Too many of the youngest pupils are still learning in oversized classes, Labour has said, after its analysis of official figures revealed almost five per cent of infants attend classes over the national limit.
Angela Rayner, the shadow education secretary, warned today that the proportion of pupils in classes of more than 30 remains “unsustainable”.
She pointed to figures that show the proportion of key stage 1 pupils in oversized classes has risen from 2.9 per cent in 2011, to 4.9 per cent this year.
However, in its rebuttal to Labour’s claims, the government highlighted that in more recent years the proportion of pupils in oversized classes has actually dropped from a high of 6.2 per cent in 2015 (see graph below).
A Department for Education spokesperson added the average primary class size – currently 27.1 – has also seen little change, despite an increase in primary school pupils.
But despite the recent improvement, Rayner said too many pupils are still being “packed” into classrooms.
“These figures confirm the Tories’ failure to provide a high quality education for all of our country’s children,” she said.
“This situation is totally unsustainable. If ministers really wanted to give every child the education they deserve, they wouldn’t pack so many five, six and seven-year-olds into classes of this size.”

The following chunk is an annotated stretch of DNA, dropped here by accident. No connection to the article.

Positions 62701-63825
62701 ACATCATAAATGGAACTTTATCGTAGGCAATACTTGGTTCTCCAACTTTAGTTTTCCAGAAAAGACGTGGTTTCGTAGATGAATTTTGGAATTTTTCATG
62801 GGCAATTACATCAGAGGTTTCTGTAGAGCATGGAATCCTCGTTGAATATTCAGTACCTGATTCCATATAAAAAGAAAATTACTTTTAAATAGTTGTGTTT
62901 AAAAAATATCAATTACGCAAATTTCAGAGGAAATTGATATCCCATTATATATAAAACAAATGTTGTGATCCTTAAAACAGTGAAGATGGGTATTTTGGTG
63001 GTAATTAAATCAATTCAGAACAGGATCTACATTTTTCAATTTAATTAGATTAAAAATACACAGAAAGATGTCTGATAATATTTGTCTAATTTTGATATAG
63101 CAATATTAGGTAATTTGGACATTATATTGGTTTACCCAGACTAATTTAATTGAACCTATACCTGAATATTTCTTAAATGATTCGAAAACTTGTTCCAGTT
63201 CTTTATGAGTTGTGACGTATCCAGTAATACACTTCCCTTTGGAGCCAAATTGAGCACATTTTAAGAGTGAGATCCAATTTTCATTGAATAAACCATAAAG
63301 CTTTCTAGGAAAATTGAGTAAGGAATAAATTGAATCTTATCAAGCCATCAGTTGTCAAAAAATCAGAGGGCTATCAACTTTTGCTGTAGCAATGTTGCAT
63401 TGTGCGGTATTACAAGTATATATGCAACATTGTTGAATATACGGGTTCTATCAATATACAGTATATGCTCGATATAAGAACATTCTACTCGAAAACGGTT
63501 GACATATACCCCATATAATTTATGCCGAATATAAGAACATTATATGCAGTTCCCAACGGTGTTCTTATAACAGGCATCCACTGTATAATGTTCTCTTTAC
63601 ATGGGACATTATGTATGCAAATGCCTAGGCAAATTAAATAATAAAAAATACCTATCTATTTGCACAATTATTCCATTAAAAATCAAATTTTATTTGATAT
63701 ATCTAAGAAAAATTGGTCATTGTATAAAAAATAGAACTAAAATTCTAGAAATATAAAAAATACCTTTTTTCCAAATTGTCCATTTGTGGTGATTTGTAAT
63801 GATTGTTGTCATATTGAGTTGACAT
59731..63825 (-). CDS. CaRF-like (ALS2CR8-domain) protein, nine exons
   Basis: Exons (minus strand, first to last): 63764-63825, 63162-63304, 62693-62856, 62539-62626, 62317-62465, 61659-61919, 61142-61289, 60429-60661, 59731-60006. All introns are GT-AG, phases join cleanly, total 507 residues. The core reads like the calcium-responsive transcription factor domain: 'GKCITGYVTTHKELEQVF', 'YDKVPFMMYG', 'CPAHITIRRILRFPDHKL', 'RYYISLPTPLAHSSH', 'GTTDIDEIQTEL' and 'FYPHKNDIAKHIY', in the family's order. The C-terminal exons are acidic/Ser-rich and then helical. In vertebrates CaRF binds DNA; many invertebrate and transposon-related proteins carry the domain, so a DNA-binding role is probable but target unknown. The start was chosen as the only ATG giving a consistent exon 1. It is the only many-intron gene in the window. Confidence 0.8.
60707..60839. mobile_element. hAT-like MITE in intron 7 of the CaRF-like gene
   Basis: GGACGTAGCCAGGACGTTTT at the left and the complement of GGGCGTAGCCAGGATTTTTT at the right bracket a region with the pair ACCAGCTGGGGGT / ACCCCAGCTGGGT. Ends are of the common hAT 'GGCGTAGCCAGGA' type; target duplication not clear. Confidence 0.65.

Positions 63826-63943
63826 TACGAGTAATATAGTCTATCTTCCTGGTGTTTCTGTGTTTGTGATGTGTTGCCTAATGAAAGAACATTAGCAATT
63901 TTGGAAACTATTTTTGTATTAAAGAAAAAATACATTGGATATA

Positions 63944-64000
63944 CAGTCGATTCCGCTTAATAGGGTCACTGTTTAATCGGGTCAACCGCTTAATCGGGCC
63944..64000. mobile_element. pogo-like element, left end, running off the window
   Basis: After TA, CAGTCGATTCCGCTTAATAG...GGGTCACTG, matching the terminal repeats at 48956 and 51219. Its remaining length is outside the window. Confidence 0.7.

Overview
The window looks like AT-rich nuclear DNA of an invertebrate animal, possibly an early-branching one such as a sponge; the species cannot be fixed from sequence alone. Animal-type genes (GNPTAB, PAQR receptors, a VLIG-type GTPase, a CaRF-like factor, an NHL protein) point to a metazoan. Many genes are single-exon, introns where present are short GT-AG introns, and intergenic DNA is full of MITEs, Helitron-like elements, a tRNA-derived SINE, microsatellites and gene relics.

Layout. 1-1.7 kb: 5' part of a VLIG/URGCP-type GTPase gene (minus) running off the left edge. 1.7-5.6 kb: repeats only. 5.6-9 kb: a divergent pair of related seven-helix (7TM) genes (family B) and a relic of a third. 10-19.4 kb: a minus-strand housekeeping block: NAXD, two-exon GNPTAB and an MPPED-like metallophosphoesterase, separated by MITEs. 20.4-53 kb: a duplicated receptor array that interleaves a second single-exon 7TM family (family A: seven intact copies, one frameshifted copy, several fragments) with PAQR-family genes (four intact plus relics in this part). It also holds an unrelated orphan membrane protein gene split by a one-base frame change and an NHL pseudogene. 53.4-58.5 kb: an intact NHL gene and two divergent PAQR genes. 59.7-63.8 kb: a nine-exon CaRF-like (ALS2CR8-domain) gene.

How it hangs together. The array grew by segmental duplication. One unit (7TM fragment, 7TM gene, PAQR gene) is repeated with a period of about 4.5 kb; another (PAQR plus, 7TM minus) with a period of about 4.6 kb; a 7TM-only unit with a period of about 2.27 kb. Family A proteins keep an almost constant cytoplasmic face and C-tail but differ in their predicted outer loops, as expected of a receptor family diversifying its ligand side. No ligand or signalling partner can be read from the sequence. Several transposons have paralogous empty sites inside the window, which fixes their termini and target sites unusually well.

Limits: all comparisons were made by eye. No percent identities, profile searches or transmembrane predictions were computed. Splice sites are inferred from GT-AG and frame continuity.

Under current government policy, infant class sizes are capped at 30 per teacher.
However, the rules were relaxed in 2012 to abolish a restriction on the length of time headteachers could keep the youngest pupils in larger classes. Previously, they were only allowed to do so for 12 months.
Labour has previously pledged to cap class sizes at 30 for all primary school pupils, and in the run-up to last year’s election, party leader Jeremy Corbyn promised to halt the rise of “super-size” classes for pupils of all ages.
But a DfE spokesperson said: “The average primary class size has…seen little change and currently sits at 27.1, well below the statutory limit, even with the increases in number of children attending primary school.
“The number of pupils in overcrowded schools has actually decreased by over 43,000 since 2010 and we have also increased funding for school places, so that it has grown alongside the population increase, to meet local authorities’ pupil number projections.”